Angela: I'm sorry, Uncle Lon, I tried.
Emmerich: You did pretty well, considering.
Angela: What about my trip, Uncle Lon? Is it still on?
Emmerich: Don't worry, baby, you'll have plenty of trips.

Shortly after, Emmerich, pens a note to his wife at his desk in his study ("Dearest May - Forgive me - I cannot bear to face what I have done to you I - "). But unable to face up to his crimes, he rips up the unfinished note and then shoots himself in a desperate act of suicide. In another part of town, the police find a family wake and last rites being conducted for the deceased Louis Ciavelli, and they arrest Gus and throw him behind bars near where Cobby has already been incarcerated.

Dix and Doc read headlines of Emmerich's suicide (LAWYER EMMERICH SHOOTS SELF) - the well-educated and respected attorney who practiced in the city for over twenty five years committed suicide to avoid disgrace and exposure. Emmerich's poor judgment to avoid scandal, jail time and financial ruination disturbs Doc:

What foolishness! Unbelievable. He wouldn't have got more than two years.

In their preparation to leave the area, Doc plans to take a taxi to the edge of town, and then be driven as far as Cleveland. He offers some of the stones, $50,000 worth, to Dix (in exchange for $1,000 in cash to finance his flight), but the 'hooligan' declines: "What would I do with 'em? Can you see me walkin' into a hock shop with that stuff? First they'd think they were phony, and then they'd yell for the riot squad." Doll looks longingly at the jewels as they are rejected, and sewn into Doc's outer coat. And Doc wisely refuses to carry a heater as a precautionary measure:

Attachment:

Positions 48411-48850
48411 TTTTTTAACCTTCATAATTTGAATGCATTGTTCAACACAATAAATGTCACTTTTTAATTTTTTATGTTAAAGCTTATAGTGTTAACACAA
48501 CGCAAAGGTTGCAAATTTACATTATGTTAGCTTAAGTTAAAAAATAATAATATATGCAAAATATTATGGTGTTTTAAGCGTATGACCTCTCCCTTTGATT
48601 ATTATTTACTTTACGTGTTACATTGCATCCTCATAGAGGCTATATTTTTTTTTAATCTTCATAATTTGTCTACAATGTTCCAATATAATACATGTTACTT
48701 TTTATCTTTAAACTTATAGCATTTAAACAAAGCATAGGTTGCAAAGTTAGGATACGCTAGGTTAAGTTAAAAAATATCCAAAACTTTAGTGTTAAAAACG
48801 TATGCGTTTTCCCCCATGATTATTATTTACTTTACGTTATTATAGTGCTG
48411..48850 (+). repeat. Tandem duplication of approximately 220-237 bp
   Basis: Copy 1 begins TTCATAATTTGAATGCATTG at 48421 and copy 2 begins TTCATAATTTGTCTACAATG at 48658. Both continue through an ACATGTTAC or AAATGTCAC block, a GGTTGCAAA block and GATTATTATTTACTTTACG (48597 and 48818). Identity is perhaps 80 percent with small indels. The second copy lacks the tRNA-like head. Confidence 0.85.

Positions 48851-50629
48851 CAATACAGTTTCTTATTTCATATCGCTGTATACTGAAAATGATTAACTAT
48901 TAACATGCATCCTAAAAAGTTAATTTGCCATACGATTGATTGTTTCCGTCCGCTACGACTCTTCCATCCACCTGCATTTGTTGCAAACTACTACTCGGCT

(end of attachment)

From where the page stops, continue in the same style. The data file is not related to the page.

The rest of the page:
I haven't carried a gun since my twenties. You carry a gun, you shoot a policeman. Bad rap, hard to beat. You don't carry a gun, you give up when they hold one on you.

After the mastermind criminal leaves, Dix delivers a footnote tribute to the German, and then watches his departure from a window as he walks down a rain-slickened, dark street:

Dix: That squarehead, he's a funny little guy. I don't get him at all.
Doll: Maybe it's because he's a foreigner. They just don't think like us.
Dix: ...Anyway, he's got plenty of guts.